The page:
Most serious movie-poster collectors search for that perfect copy of “The Bride of Frankenstein” from 1934, “Casablanca” from 1942, “The Day the Earth Stood Still” from 1951, or Alfred Hitchcock’s “Vertigo” from 1958. But for the last half-dozen or so years, a new type of collector has appeared, one whose sights are set on contemporary, limited-edition, signed-and-numbered, screenprinted posters designed not by the marketing departments of Hollywood studios but by some of the biggest names in rock-poster art.
The King Kong, if you will, of this burgeoning movement is an Austin, Texas, company called Mondo, which is part of a small chain of movie theaters and eateries known as Alamo Drafthouse. According to Mondo’s creative director, Justin Ishmael, the idea of creating new posters for old films grew out of an event started in 2005 by Rob Jones, who remains a key part of the Mondo team. That event, the Rolling Roadshow, featured outdoor screenings at the locations of famous films—“Close Encounters of the Third Kind” at Devil’s Tower, “Bullitt” in San Francisco, etc.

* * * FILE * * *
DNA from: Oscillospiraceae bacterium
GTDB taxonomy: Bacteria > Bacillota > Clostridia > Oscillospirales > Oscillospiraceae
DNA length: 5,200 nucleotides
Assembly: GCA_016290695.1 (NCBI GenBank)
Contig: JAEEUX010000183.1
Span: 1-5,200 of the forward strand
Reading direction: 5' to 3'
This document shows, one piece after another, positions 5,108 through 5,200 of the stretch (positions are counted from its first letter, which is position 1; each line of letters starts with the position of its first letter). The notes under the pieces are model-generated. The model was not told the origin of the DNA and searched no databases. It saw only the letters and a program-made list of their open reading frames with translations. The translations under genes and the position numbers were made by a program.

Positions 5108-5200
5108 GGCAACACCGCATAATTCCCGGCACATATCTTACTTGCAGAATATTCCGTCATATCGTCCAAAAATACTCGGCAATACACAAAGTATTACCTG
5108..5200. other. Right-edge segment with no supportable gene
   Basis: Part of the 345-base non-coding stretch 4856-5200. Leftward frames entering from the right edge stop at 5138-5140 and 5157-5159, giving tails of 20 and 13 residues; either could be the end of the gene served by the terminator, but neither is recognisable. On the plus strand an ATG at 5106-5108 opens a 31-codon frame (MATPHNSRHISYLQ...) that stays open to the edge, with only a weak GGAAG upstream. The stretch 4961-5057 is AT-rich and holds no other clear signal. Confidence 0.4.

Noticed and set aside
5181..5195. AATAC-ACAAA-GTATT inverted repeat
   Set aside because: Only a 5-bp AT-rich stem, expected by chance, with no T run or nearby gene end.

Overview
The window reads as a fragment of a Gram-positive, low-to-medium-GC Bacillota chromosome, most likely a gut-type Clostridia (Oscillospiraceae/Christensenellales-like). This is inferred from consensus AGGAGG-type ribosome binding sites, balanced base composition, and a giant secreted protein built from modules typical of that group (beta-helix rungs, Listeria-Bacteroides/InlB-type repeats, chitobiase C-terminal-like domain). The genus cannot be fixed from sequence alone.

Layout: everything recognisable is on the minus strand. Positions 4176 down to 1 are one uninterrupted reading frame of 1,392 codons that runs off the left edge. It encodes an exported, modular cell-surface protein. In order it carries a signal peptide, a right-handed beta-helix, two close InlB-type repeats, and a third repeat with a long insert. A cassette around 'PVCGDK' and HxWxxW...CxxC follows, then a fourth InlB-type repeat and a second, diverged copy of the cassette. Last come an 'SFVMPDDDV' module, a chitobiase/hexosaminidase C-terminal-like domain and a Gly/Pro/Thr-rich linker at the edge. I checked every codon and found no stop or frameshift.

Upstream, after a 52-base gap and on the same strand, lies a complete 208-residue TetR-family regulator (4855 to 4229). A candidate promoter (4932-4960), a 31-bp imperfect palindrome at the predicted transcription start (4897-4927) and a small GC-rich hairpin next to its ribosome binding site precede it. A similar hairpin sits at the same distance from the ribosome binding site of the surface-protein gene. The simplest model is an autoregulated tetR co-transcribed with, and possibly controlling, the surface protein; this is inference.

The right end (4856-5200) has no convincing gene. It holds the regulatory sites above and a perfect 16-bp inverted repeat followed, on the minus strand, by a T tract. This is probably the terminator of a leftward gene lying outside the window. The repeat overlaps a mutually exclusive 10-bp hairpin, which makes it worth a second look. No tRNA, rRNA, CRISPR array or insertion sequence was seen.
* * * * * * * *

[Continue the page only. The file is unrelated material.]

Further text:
“Rob came up with the idea of taking the rock-poster and gig-poster thing and applying it to movies,” says Ishmael. “He does all the stuff for the White Stripes, so he knows a lot of the guys in that scene. At the time Jay Ryan was our biggest name, so when everyone saw that Jay Ryan did a poster for us, they thought it’d be fun, too. All these guys are giants for us now, but they were just doing it for fun at the time.”
Read more of the article from Collector’s Weekly HERE.